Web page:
A research conducted by Civil Society Coalition on Land (CICOL) last year, revealed that women in the Northern, Upper East and Upper West regions have low access to land and no secure tenure.
Despite this, about 80 per cent of women from these three regions are engaged in small scale farming as means to sustain the livelihoods of their families.
Mrs Lillian Bruce, CICOL National Coordinator disclosed this at Wa during a one day workshop for women on securing land tenure security for small holder farmers in the Upper West Region.
The objective of the workshop which was organized by Better Life and Trust Foundation (BeLT Foundation) was to improve women access, control and secure tenure on land in the face of large scale acquisition of land in the three northern regions.
Mrs Bruce mentioned the UN Voluntary Guidelines on Tenure of Governance on Land, Forestry and Fishery and the AU Framework on Land Governance as some of the international instruments championing women?s access to land and tenure of security.
In Ghana, laws that guaranteed women?s access to land include the 1999 Land Policy, the Family Accountability Law, the Guidelines for Large Scale Land Acquisition, the Intestate Succession Law (PNDC Law 111) and the 1992 constitution of Ghana.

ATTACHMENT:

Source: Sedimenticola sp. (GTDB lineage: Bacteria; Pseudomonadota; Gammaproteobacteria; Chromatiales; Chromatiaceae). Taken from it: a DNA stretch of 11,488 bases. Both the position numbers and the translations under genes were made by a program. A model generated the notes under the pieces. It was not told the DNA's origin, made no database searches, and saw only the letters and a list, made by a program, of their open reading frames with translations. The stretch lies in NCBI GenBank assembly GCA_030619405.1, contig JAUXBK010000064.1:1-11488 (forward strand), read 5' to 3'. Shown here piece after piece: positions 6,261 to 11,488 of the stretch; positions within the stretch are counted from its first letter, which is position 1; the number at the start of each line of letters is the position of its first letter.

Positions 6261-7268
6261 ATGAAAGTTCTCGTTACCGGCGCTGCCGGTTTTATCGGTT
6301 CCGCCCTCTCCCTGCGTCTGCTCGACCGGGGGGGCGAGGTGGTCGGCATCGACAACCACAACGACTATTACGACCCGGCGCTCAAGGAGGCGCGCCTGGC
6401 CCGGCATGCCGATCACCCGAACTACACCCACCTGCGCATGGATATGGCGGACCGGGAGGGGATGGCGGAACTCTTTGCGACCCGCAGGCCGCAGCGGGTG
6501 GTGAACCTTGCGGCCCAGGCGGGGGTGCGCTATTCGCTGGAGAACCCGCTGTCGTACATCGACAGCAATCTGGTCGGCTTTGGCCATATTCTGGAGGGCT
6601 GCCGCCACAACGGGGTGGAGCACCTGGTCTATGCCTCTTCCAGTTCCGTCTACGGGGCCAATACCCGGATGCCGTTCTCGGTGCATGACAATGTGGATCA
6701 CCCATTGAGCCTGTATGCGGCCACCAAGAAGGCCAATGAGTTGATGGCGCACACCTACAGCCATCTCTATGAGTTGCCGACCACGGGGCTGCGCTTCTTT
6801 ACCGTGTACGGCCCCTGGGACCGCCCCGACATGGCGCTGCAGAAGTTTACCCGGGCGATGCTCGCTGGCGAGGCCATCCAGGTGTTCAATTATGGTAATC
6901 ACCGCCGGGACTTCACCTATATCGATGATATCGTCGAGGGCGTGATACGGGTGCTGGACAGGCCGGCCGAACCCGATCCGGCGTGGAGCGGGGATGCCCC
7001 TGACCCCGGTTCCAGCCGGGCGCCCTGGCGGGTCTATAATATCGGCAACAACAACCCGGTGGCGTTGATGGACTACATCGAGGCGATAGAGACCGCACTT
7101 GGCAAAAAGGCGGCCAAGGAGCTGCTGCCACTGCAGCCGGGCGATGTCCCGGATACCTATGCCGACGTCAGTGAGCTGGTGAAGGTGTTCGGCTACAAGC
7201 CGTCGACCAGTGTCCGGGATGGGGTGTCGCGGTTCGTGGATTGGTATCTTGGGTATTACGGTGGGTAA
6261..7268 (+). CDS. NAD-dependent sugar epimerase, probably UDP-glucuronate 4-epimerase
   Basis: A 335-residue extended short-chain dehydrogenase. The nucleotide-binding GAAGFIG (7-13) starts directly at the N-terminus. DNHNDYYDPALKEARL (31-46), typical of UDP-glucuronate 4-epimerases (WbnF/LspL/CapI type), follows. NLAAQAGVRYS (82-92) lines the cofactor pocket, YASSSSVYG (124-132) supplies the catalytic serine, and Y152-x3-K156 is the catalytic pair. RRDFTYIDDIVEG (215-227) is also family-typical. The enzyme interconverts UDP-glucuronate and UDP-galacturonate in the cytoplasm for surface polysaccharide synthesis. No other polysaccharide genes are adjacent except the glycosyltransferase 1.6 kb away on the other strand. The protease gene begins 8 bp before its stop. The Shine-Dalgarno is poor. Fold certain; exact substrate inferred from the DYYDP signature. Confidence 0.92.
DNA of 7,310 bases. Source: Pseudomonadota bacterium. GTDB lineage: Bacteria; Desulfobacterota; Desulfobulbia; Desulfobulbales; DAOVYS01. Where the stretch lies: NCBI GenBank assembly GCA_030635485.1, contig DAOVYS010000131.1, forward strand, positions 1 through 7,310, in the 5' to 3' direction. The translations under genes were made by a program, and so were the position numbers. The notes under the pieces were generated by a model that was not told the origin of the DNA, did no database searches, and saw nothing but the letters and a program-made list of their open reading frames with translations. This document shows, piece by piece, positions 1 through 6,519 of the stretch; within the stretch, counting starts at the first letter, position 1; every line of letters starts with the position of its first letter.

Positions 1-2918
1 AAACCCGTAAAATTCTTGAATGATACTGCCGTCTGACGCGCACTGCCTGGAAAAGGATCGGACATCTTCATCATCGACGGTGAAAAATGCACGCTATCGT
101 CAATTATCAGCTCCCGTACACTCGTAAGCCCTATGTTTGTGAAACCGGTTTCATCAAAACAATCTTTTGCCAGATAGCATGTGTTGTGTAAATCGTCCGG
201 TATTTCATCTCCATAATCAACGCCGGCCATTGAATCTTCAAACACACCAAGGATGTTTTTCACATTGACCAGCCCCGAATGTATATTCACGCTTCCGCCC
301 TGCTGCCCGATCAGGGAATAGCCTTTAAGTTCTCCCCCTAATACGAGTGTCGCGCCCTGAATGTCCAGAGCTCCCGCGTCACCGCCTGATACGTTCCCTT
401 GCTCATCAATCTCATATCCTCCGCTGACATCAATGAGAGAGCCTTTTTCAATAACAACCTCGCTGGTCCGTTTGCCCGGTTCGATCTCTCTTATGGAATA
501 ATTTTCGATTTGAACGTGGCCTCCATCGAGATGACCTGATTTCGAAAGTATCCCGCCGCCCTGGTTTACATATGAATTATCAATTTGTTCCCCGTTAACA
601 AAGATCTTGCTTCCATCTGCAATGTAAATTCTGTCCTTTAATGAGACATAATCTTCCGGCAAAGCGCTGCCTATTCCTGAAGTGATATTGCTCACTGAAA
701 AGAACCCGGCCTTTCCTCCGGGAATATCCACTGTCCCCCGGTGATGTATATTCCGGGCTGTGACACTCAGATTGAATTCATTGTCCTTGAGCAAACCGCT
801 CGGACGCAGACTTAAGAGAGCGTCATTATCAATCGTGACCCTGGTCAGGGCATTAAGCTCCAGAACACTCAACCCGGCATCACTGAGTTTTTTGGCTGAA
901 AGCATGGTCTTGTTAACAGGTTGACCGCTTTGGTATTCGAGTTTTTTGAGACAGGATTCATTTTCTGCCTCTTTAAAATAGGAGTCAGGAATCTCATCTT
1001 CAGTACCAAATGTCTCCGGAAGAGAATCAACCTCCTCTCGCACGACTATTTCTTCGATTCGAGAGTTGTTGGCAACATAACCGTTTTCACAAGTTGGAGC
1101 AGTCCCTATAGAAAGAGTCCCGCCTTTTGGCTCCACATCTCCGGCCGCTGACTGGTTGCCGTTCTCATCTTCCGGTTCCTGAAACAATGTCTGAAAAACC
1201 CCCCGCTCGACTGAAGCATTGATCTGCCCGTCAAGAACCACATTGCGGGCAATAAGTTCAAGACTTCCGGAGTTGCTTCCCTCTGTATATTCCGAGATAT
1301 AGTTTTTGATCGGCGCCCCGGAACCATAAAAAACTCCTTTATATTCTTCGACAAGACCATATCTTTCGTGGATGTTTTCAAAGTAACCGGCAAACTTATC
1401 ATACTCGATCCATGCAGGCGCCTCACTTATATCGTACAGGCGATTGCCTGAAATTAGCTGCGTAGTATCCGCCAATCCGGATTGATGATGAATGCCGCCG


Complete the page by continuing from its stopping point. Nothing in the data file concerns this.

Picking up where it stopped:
Mrs Bruce said women having access to land would bring about improvement in incomes and livelihoods as well as food security and nutritional values of the people.
Mr Yaw Acheampong Anawah, the Acting Regional Lands Officer appealed to men to understand the benefits that came with women having adequate access to land and allow them to register lands in their names for security of tenure.
He said 84.5 per cent of all land transactions at the Wa Customary Land Secretariat were males with only 8.2 per cent females.
Mr Anawah said 71. 2 per cent of land rights were registered in 2013 for males and 21.2 per cent for females which saw a gradual trend of improvement.
Mr Enock Debon, Executive Director, BeLT Foundation in a presentation called on all to recognize and respect all legitimate tenure rights holders and their rights to avoid land disputes.
Ms Rose Norteye, CICOL Monitoring and Evaluation Officer stressed the need to work more with traditional authorities, who were the custodians of land for them to see the need to allow women to have adequate access to land.